5 easy steps to choose the best LED Downlight
1. The temperature of the colour carried must be 2700k
When buying LED Downlights for your home, you want the same warm feeling and atmosphere you are used to getting halogen and incandescent lamps. The "hot white" sounds ideal – but it's just a description, and not very accurate. To get the effect you want it is much better to look for the actual color temperature, which is measured in Kelvin (K). To recreate the warmth of halogen and incandescent lamps you need a rating of 2700K.
Both lamps are described here as "warm white": the image on the left is 2700K and the right is 3000k.
2. Choose a LED with a 95+ cri
Color Rendering Index (CRI) The CRI informs you about the "quality" of the light you are receiving. It is a measure of how well the light source will reproduce the true range of balanced colors of the objects it illuminates.
So if you have a beautiful brown leather chair or shiny cushions and want your best look, you need a high CRI score.
Traditional halogens and incandescent lamps have a CRI score of 99 out of 100, which means we are all accustomed to exceptional light quality.
Most LED downlights have a color rendering index score of 80. That's fine for many home uses, but if you don't want a 20% drop in light quality when you switch to LED, you need lamps with a CRI of at least 95.
In these images, the high-light CRI highlights the vibrant colors on the child's play mat and the floor. Both look so good under the CRI 99 incandescent lamp (left) and the 97 CRI of our 11w LED bulb (right). But the CRI 80 light makes everything look boring and flat.
Don't make up your life
See the color difference in the two images below. The image on the right looks more vibrant and bright, it is particularly obvious on the brown leather chair, the red shot and the wooden floor. The High CRI Lighting in the image on the right is taking the true colors out of the items, while the low CRI LEDs are making everything more dull and sterile in the left image.
As shocking as the use of images like these is, the effects of CRI are much more visual and obvious in person.
3. Get a lifetime guarantee on the entire bulb carried
When it comes to indicating the lifespan of a lamp, LED companies often allow optimism to get the best of them. A good quality LED chip can last up to 50,000 hours, but the LED focus you buy will last only while its other components – which essentially means the power supply. Most power supplies have a lifespan of 10,000 – 20,000 hours. At Well-Lit, we have tested a lot of LED products. We have not yet found an LED projector that is built to last 50,000 hours. What we do find are stains with components that are simply incompatible with the claimed service life. Tip: make sure the warranty you get is for the entire LED lamp and not the LED chip alone. This avoids problems if the lamps fail, but the LED will continue to work, as it usually is.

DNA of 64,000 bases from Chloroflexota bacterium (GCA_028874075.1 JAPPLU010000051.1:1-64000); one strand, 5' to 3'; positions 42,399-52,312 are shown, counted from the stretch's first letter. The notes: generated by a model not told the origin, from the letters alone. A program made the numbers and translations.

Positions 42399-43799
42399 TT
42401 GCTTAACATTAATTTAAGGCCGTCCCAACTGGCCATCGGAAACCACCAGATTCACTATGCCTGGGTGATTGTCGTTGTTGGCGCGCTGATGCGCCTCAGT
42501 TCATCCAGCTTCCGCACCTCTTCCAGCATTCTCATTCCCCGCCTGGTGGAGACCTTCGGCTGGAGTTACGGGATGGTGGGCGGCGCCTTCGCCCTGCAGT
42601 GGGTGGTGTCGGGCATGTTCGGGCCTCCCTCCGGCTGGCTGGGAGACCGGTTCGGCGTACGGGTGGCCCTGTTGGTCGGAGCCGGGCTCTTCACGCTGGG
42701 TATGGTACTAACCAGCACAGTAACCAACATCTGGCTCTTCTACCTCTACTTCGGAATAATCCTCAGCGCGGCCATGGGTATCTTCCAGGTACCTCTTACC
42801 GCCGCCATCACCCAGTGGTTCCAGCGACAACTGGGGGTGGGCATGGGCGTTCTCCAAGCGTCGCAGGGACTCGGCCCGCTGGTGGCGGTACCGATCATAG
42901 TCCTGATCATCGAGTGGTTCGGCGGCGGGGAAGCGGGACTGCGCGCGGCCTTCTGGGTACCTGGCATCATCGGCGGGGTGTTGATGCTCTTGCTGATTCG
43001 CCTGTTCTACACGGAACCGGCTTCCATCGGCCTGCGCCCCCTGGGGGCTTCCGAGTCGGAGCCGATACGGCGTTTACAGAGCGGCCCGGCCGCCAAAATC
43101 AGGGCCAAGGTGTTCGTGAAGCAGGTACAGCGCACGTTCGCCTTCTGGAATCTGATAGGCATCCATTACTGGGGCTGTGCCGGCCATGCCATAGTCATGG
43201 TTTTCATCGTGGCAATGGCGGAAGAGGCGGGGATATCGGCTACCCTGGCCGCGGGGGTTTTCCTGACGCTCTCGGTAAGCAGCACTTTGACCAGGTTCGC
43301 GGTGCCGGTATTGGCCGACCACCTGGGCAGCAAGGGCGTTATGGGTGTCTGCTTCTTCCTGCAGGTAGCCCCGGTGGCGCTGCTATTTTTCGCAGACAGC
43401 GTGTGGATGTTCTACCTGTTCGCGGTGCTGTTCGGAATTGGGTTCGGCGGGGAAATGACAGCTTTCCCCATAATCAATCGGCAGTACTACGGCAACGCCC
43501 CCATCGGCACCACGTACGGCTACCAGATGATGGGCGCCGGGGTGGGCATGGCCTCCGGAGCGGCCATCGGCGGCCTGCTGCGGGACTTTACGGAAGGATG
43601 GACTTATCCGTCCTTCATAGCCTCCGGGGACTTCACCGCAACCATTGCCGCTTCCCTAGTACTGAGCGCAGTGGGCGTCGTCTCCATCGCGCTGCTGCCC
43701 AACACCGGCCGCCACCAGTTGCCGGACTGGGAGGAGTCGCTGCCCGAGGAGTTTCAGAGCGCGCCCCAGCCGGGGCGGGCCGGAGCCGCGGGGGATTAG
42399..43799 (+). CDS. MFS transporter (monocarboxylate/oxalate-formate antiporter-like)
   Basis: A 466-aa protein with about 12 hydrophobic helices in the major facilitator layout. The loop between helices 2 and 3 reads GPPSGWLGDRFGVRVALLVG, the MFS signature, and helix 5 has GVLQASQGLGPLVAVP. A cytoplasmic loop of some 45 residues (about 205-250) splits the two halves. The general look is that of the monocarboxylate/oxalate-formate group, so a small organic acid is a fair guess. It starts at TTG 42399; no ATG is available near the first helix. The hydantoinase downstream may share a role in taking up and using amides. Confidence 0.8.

4. Choose a Downlight Led with great heat dissipation
Without effective heat dissipation to protect critical components, high temperatures will have a severe effect on performance and reliability. Designing and building an effective heat dissipation system requires specialized skills and high-quality materials. Cutting corners in this area is a safe way to produce cheaper LEDs, but at the cost of long-term reliability. As we will see shortly, the capacitors within the power supply may be particularly susceptible. But for now let's find out what good and poor heat dissipation you see in practice.
The first image shows an LED dot that is widely available in the UK. The red color indicates the hottest areas. The heat dissipation system is practically non-existent, and the heat generated is retained in the worst possible place – in the LED area just below the lens assembly. After a few hours of use, the heat will begin to compromise the longevity of the chip. The chances of this LED projector reaching its estimated life are remote.
5. Choose a Downlight Led with a high-quality power supply
Many new converts to LED lighting are disappointed to find their lamps fail completely within a year or two of the purchase. When we have these lamps in the workbench, we find that the cause is usually the capacitors of the power supply – not the LED itself. These capacitors have a maximum temperature rating from anywhere from 80 degrees C to 130 degrees C. The higher the rating, the higher the cost to the manufacturer – you can probably guess the rest. Continuous operation at maximum temperature will reduce product life. Trading above the maximum ratings is even worse. Here you can see a wide range of power supplies that we have recently taken out of LED lamps for general sale in the UK. A good, rest a mixture of low cost, poor quality components and even some potential fire hazards.
Making your choice
Of course, some of these five differences are easier to check